A US-backed Kurdish-Arab alliance pushed closer to Raqa in Syria while Iraqi forces seized a key town near Mosul as offensives advanced yesterday against the two Islamic State group strongholds.
After announcing the launch of the long-awaited assault on Raqa on Sunday, the Syrian Democratic Forces (SDF) alliance said it had moved south towards the city despite fierce militant resistance.
South of Mosul, Iraqi forces retook Hamam al-Alil from IS, a key objective in their three-week advance on the city.
Raqa and Mosul are the last major cities in Syria and Iraq under the militants’ control.
Their capture would deal a knockout blow to the self-styled “caliphate” IS declared in mid-2014.
The US-led coalition that launched operations against IS two years ago is providing crucial backing to the offensives, with air strikes and special forces advisers on the ground.
SDF Spokeswoman Jihan Sheikh Ahmed said that the alliance’s forces had advanced on two fronts towards Raqa amid heavy fighting.
SDF fighters had pushed at least 10km south towards the city from the towns of Ain Issa and Suluk, she said.
In both cases SDF fighters were still some distance from Raqa – on the Ain Issa front at least 30km away.
“The offensive is going according to plan,” said Ahmed, adding that the SDF had captured at least 10 villages so far.
An SDF commander said IS was fighting back with its favourite tactic of sending suicide bombers in explosives-packed vehicles against advancing forces.
“IS is sending car bombers but coalition planes and our anti-tank weapons are limiting their effectiveness,” the commander said, speaking on condition of anonymity.
After taking Abu Ilaj north of Raqa, SDF fighters could be seen digging trenches and piling sandbags at the entrance to the village.
“In every area that we advance we are digging trenches with tractors and bulldozers to protect the front line, to prevent the militants from getting in and to stop car bombs,” one fighter said.
The SDF says some 30,000 of its fighters are taking part in the operation, dubbed “Wrath of the Euphrates”.
It aims to surround and isolate IS inside Raqa before eventually assaulting the city itself.
Officials have warned that the battle is likely to be long and difficult.
“As in Mosul, the fight will not be easy and there is hard work ahead,” US Defence Secretary Ashton Carter said.
“But it is necessary to end the fiction of ISIL’s caliphate and disrupt the group’s ability to carry out terror attacks against the United States, our allies and our partners,” Carter said, using an alternative name for IS.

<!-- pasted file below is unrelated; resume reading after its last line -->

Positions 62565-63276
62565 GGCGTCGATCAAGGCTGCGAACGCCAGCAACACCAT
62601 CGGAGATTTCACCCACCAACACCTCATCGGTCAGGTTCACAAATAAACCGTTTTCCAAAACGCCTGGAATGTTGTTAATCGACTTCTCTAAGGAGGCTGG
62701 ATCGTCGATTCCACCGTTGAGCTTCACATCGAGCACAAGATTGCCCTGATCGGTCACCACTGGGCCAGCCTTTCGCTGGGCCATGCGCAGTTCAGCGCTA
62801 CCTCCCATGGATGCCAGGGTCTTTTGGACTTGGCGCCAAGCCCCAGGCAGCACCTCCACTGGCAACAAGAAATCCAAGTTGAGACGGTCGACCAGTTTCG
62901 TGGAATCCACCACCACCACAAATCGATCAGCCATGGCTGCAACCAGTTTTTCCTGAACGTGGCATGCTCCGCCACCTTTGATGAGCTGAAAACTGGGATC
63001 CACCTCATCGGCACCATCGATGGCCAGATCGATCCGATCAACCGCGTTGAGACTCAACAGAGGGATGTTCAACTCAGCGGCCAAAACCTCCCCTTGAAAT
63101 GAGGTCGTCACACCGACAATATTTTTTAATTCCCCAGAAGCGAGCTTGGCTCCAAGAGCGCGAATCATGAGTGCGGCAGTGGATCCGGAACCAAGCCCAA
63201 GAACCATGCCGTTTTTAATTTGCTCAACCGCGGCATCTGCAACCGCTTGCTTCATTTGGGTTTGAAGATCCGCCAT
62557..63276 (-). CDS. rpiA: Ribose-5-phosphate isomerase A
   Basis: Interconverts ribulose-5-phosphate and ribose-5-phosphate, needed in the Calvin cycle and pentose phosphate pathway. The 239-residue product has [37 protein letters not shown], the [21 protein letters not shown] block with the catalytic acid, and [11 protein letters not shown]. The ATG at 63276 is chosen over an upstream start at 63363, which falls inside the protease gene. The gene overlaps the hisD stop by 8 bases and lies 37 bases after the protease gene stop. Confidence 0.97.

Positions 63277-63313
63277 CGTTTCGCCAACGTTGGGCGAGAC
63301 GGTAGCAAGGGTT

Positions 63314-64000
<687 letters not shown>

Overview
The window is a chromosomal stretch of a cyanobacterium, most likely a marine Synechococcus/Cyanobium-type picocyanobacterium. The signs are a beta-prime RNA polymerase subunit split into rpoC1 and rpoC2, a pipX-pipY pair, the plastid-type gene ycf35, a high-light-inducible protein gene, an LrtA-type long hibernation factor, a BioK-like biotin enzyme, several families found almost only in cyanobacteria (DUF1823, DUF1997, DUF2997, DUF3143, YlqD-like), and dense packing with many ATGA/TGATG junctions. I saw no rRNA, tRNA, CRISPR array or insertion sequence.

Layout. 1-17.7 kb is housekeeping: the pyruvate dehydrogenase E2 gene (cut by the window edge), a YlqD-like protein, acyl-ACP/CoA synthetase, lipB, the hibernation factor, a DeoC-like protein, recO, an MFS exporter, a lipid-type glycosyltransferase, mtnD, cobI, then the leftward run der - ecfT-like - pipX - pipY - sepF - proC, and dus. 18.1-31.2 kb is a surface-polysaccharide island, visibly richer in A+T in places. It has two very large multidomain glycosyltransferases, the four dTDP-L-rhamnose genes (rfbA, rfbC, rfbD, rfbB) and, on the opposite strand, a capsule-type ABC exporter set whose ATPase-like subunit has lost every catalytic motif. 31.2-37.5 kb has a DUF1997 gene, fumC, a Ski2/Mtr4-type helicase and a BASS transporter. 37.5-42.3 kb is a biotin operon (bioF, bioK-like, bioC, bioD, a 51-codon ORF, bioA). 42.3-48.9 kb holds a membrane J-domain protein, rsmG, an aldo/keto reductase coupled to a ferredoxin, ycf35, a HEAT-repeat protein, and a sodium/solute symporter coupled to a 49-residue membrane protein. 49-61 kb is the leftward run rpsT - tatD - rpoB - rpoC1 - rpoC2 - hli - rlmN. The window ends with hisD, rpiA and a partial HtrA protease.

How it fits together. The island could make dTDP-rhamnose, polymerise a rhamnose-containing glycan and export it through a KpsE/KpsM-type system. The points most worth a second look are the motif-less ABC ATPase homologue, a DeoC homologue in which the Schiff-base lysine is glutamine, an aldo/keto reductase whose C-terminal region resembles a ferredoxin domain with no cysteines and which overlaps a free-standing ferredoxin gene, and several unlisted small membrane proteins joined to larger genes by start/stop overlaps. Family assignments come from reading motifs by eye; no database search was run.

Driving IS from both cities has been the endgame since the US-led coalition launched air strikes against it in summer 2014, shortly after the militants seized control of large parts of Syria and Iraq.
Some 50 US military advisers are involved in the Raqa operation, particularly to guide air strikes, according to an SDF source.
Near Mosul, federal police, army and elite interior ministry forces established full control over Hamam al-Alil, the last town of note on the way to the city from the south, AFP reporters said.
It lies on the west bank of the Tigris river, about 15km southeast of the edge of Mosul.
Life quickly resumed in Hamam al-Alil, with some residents reopening shops and others bathing in the town’s sulphur springs.
Soldiers were seen helping displaced civilians with their bags.
Fighting also continued east of Mosul, with Kurdish forces advancing into the town of Bashiqa and the elite Counter Terrorism Service battling IS in the city’s suburbs.
“Up to seven neighbourhoods are under the control of counter-terrorism forces, and they are now completely securing them and clearing them of pockets of terrorists present inside the houses,” CTS spokesman Sabah al-Noman said.
A peshmerga statement said that by yesterday evening its forces were in Bashiqa and had “begun house-to-house clearances”.
The Mosul offensive has advanced faster than expected, but the battle for Raqa is far more complicated.
Unlike in Iraq where the coalition has a state-controlled ally in federal forces, in Syria its ground partner is made up of local militias, including some rebel groups that have battled President Bashar al-Assad’s regime.
The domination of the SDF by the Kurdish People’s Protection Units (YPG) has also raised deep concerns in Turkey, which considers the YPG a “terrorist” group linked to the outlawed Kurdistan Workers’ Party (PKK).
Aid groups have voiced concerns for civilians trapped in both Mosul and Raqa, warning they may be used as human shields.

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